Thursday, October 20, 2011

Canola Oil Lowers LDL Cholesterol Levels

This health e-letter article concerns fats -- the good kind and the bad kind. North Americans, on average, get a lot of their fats from dairy products and, while this is not necessarily a bad thing in moderation, you may want to add other fats to your diet to boost heart health. According to Danish researchers from the Department of Nephrology at the University of Odense, replacing dairy fat with canola oil could help lower low-density lipoprotein (LDL), or bad, cholesterol levels.

Cholesterol, of course, is that stuff that circulates in your blood. It can slowly build up in your arteries if you are consuming too much of the bad type of fat in your diet. Eventually, these fatty deposits harden and a clot may form, blocking the flow of blood in your arteries. High-density lipoprotein (HDL) cholesterol could actually help remedy this situation. It carries cholesterol from your arteries to your liver where it is removed from your body.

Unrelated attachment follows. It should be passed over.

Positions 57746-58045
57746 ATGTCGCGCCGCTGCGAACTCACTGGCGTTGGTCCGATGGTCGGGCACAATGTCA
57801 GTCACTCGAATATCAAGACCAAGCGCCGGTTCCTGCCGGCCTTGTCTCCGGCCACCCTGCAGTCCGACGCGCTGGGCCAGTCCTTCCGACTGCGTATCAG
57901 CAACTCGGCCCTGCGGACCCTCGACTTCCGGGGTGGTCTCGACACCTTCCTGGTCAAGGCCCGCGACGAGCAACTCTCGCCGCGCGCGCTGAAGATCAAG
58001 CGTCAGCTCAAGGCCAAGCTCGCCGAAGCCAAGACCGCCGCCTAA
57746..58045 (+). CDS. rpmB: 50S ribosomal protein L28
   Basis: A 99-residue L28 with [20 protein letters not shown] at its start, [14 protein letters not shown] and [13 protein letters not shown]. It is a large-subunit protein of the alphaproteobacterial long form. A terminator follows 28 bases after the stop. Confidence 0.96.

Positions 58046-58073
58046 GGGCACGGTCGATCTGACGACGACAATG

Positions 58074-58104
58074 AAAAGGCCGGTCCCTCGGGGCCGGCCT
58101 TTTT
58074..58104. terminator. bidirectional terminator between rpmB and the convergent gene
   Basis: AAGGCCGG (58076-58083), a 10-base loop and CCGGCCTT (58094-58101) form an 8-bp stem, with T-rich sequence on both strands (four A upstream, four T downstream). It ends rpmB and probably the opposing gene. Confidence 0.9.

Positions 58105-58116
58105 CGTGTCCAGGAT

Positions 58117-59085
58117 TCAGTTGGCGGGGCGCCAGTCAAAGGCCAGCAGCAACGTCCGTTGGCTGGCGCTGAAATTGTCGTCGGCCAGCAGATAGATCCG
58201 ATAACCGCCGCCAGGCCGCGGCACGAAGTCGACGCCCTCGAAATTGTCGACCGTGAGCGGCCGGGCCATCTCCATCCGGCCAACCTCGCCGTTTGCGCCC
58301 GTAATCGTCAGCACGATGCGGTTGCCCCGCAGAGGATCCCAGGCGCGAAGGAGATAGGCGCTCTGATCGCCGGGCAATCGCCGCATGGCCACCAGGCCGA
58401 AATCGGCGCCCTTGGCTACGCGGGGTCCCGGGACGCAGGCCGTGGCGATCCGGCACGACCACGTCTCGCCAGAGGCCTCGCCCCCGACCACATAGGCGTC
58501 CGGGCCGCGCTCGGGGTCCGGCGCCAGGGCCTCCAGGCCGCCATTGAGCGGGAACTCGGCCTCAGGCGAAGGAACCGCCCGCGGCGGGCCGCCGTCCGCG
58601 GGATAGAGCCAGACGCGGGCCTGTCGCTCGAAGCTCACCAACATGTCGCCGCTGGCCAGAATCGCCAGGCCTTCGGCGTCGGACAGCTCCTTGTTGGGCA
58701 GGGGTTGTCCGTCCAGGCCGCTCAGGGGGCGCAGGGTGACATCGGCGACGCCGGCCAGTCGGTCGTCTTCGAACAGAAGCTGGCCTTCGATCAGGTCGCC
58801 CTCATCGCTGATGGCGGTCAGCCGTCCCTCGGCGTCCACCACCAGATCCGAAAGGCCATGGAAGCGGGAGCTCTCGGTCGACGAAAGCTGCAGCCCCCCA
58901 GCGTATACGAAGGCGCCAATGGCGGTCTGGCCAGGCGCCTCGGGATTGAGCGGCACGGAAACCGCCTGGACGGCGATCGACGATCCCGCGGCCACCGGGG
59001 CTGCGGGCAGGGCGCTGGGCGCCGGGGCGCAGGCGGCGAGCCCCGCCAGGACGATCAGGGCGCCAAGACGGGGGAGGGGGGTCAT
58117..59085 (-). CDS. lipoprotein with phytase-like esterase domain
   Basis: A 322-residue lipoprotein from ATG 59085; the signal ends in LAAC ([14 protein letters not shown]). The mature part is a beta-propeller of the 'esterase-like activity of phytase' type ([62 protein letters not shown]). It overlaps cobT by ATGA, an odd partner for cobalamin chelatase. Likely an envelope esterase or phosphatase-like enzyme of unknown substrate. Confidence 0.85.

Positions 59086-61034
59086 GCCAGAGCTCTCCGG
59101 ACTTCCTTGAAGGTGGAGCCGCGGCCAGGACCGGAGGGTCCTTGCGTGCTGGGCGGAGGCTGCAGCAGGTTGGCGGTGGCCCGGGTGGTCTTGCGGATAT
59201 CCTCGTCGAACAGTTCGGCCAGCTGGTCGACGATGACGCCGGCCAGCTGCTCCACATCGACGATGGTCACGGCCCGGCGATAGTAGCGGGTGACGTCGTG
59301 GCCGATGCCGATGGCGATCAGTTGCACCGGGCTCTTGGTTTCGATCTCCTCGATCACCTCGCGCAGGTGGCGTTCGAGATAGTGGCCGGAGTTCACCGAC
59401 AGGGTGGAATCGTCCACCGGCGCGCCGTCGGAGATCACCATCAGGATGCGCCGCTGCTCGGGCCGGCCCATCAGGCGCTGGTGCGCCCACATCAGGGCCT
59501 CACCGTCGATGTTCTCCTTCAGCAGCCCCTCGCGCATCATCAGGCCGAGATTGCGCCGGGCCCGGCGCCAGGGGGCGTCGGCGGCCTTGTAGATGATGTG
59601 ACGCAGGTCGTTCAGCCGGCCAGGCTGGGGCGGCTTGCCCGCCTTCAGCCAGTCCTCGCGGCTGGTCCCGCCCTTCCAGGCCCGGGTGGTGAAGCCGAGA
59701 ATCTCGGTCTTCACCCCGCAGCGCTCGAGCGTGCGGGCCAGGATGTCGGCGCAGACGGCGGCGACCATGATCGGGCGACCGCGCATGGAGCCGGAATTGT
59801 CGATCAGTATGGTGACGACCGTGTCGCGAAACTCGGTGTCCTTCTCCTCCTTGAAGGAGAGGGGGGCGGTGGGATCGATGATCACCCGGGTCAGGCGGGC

This is exactly the type of situation the Swedish researchers found when they conducted a trial comparing cholesterol levels after the consumption of dairy fat versus canola oil fat. The study was a three-week randomized, controlled, crossover trial involving 20 participants with high levels of lipids in their blood.

The researchers performed tests to measure lipoprotein profile, coagulation, and the ability to break down and remove small blood clots. The researchers found that the canola oil diet -- but not the dairy fat diet -- reduced levels of serum cholesterol, triglycerides, and LDL cholesterol.
The canola oil diet also increased the rate at which glucose was utilized. The research team concluded that, in a diet moderately high in total fat, replacing dairy fat with canola causes a rapid and clinically relevant improvement in serum lipoprotein profiles, including lowering of
triglycerides in hyperlipidaemic individuals.

Follow this health advice: boost your nutritional health by using canola oil where you might normally use butter. Try putting a little canola oil on toast in the morning or use it when cooking main dishes. Canola oil generally retains its nutritional value when exposed to moderately high cooking heat, so it's great for healthy cooking.